Bochun Wang, Xian-Lung Tang, Hao Ai
Nov 1, 2022
Nature and Science of Sleep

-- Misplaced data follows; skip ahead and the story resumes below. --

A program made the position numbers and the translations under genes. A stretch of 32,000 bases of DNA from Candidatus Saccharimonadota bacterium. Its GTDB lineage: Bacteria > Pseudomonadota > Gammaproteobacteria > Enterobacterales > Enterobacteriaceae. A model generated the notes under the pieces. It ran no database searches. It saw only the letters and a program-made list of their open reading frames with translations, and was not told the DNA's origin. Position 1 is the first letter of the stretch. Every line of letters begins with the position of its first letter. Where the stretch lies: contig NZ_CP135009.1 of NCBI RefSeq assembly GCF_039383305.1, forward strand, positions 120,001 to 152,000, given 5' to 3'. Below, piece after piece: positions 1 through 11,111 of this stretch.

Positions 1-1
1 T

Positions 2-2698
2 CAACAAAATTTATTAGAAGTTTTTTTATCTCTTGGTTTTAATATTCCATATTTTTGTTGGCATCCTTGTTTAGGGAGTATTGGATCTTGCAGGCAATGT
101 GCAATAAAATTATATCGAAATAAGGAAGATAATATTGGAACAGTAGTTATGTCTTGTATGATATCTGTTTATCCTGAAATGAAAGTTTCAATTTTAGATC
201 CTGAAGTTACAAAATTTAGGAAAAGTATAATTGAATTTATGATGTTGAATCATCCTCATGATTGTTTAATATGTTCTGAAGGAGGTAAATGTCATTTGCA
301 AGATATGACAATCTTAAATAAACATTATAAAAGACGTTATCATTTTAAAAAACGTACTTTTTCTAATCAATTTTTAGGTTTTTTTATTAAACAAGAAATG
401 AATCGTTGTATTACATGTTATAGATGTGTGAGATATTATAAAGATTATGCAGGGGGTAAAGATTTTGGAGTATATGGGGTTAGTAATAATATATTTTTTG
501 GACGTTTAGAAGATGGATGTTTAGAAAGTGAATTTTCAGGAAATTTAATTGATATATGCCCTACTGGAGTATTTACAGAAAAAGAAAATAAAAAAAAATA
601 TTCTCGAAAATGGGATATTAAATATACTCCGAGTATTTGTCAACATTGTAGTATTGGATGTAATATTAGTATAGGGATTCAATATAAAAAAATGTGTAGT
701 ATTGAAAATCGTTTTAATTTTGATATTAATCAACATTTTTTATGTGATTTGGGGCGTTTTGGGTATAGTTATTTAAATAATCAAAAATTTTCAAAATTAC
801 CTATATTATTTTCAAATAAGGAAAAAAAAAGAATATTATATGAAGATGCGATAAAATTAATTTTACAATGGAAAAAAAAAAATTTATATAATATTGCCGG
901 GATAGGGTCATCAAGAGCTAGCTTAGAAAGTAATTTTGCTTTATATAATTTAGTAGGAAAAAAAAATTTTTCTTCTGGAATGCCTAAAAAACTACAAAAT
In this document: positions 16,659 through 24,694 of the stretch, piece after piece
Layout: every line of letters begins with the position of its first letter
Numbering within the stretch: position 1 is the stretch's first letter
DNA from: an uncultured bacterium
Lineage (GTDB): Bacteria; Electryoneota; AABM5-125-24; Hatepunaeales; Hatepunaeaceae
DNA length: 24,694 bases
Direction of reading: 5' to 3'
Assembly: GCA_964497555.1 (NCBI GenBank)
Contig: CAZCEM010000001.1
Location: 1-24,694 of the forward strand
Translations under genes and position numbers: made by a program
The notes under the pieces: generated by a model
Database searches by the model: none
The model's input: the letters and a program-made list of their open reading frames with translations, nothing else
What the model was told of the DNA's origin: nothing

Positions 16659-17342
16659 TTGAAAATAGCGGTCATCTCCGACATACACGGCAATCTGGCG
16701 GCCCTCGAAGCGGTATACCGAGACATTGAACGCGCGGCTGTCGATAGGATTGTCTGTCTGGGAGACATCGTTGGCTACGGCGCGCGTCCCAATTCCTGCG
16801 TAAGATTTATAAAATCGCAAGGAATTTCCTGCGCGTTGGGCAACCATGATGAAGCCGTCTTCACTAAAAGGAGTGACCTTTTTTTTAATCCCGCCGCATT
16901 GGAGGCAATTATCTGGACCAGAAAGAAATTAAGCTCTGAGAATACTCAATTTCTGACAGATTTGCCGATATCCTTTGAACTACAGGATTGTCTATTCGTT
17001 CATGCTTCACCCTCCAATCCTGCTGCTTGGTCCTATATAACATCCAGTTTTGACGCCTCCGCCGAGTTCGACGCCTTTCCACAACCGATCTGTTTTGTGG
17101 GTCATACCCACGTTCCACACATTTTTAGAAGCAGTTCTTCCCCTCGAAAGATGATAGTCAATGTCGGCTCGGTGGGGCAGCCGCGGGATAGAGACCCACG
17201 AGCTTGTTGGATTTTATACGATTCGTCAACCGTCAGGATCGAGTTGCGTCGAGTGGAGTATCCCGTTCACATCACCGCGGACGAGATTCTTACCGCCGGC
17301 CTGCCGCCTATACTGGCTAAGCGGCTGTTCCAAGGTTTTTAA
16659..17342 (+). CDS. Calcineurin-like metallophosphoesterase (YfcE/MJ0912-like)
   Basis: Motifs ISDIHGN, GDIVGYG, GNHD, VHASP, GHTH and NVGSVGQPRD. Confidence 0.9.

Purpose This study aimed to propose a novel deep-learning method for automatic sleep apneic event detection and thus to estimate the apnea hypopnea index (AHI) and identify obstructive sleep apnea (OSA) in an event-by-event manner solely based on sleep sounds obtained by a noncontact audio recorder. Methods We conducted a cross-sectional study of participants with habitual snoring or heavy breathing sounds during sleep to train and test a deep convolutional neural network named OSAnet for the detection of OSA based on sleep sounds. Polysomnography (PSG) was conducted, and sleep sounds were recorded simultaneously in a regular room without noise attenuation. The study was conducted in two phases. In phase one, eligible participants were enrolled and randomly allocated into training and validation groups for deep learning algorithm development. In phase two, eligible patients were enrolled in a test group for algorithm assessment. Sensitivity, specificity, accuracy, unweighted Cohen kappa coefficient (κ) and the area under the curve (AUC) were calculated using PSG as the reference standard. Results A total of 135 participants were randomly divided into a training group (n, 116) and a validation group (n, 19). An independent test group of 59 participants was subsequently enrolled. Our algorithm achieved a precision of 0.81 and sensitivity of 0.78 in the test group for overall sleep event detection. The algorithm exhibited robust diagnostic performance to identify severe cases with a sensitivity of 95.6% and specificity of 91.6%. Conclusion Our results showed that a deep learning algorithm based on sleep sounds recorded by a noncontact voice recorder served as a feasible tool for apneic event detection and OSA identification. This technique may hold promise for OSA assessment in the community in a relatively comfortable and low-cost manner. Further studies to develop a tool based on a home-based setting are warranted.